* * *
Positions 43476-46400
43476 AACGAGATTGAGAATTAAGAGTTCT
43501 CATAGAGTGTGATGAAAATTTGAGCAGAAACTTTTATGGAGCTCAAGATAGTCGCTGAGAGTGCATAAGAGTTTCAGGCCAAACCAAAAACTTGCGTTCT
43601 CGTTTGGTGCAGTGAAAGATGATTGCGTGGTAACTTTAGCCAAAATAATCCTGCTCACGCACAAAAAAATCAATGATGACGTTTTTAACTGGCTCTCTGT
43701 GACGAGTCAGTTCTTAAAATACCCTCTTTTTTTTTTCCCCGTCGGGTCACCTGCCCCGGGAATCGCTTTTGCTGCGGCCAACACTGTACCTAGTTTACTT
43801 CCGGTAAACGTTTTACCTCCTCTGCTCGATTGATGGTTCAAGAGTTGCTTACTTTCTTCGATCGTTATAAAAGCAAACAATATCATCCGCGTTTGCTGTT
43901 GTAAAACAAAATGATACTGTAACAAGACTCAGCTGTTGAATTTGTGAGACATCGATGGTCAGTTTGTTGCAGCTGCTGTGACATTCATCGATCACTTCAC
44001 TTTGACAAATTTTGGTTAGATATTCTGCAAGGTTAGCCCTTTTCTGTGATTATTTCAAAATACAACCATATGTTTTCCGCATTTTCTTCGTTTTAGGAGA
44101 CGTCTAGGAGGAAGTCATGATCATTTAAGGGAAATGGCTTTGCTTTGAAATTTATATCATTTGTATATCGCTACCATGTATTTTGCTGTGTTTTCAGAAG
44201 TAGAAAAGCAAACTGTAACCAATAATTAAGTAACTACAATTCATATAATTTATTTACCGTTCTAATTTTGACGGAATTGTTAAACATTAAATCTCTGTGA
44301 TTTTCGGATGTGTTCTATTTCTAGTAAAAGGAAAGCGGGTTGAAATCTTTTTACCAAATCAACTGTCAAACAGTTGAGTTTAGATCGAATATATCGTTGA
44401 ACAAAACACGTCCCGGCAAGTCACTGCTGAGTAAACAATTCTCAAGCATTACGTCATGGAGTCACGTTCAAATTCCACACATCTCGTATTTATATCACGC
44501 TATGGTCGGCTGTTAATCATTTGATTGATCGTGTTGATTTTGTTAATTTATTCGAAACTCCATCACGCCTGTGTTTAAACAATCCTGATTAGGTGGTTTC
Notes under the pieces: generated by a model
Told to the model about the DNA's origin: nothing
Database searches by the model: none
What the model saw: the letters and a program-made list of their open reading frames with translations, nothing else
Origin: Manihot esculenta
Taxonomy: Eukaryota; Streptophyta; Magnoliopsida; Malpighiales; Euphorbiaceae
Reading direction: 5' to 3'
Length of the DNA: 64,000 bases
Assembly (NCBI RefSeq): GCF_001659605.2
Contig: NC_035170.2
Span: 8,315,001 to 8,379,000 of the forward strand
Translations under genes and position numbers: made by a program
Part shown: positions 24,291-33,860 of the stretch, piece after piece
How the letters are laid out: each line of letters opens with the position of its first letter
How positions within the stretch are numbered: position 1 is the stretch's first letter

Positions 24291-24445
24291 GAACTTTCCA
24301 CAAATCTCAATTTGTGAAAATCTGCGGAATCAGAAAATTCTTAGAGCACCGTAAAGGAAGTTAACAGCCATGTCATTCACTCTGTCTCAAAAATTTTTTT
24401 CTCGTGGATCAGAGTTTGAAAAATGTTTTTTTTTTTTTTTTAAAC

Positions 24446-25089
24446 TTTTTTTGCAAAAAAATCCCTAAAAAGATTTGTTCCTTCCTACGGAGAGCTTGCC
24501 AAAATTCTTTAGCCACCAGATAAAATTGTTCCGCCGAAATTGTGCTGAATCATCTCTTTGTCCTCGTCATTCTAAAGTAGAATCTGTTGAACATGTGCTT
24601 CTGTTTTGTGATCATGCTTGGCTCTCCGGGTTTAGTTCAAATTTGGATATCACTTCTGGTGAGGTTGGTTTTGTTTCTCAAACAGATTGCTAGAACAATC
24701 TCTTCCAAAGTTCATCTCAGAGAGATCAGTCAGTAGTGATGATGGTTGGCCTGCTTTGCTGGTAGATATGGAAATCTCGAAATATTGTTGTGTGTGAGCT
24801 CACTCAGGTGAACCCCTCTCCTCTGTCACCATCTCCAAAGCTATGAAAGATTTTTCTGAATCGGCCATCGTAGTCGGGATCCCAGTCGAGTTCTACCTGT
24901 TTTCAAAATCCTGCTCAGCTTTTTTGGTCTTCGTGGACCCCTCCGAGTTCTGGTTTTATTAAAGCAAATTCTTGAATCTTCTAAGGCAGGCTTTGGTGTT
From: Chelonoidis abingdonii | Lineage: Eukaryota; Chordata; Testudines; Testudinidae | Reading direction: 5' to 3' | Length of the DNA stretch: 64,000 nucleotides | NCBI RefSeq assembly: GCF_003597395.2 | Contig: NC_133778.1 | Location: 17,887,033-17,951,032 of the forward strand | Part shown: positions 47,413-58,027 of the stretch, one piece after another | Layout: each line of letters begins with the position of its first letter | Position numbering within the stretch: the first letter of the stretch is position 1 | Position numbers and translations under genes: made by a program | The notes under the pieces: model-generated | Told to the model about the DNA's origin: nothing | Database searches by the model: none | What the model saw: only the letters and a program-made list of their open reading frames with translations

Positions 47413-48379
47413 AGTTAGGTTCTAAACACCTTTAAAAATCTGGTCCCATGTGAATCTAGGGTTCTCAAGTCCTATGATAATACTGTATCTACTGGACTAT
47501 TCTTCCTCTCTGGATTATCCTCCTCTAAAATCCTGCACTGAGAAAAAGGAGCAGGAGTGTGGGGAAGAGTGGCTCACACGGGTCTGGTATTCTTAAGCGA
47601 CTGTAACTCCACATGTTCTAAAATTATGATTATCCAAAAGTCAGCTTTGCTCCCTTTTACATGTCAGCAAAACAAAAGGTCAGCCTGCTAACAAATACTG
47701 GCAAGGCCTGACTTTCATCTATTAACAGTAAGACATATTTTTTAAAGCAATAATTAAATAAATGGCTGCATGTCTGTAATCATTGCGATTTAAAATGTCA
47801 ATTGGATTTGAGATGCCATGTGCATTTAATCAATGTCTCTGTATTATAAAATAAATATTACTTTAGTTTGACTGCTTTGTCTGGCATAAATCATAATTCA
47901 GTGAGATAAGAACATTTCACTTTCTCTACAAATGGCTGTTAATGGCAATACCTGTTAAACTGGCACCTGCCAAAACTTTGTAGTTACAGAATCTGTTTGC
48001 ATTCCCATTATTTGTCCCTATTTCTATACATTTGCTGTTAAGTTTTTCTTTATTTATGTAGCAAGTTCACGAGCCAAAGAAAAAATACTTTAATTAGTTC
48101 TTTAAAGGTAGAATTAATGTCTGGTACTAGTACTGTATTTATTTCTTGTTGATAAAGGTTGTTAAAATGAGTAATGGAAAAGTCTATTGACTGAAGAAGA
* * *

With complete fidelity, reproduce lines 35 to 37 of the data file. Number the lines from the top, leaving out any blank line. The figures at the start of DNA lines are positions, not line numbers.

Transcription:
24501 AAAATTCTTTAGCCACCAGATAAAATTGTTCCGCCGAAATTGTGCTGAATCATCTCTTTGTCCTCGTCATTCTAAAGTAGAATCTGTTGAACATGTGCTT
24601 CTGTTTTGTGATCATGCTTGGCTCTCCGGGTTTAGTTCAAATTTGGATATCACTTCTGGTGAGGTTGGTTTTGTTTCTCAAACAGATTGCTAGAACAATC
24701 TCTTCCAAAGTTCATCTCAGAGAGATCAGTCAGTAGTGATGATGGTTGGCCTGCTTTGCTGGTAGATATGGAAATCTCGAAATATTGTTGTGTGTGAGCT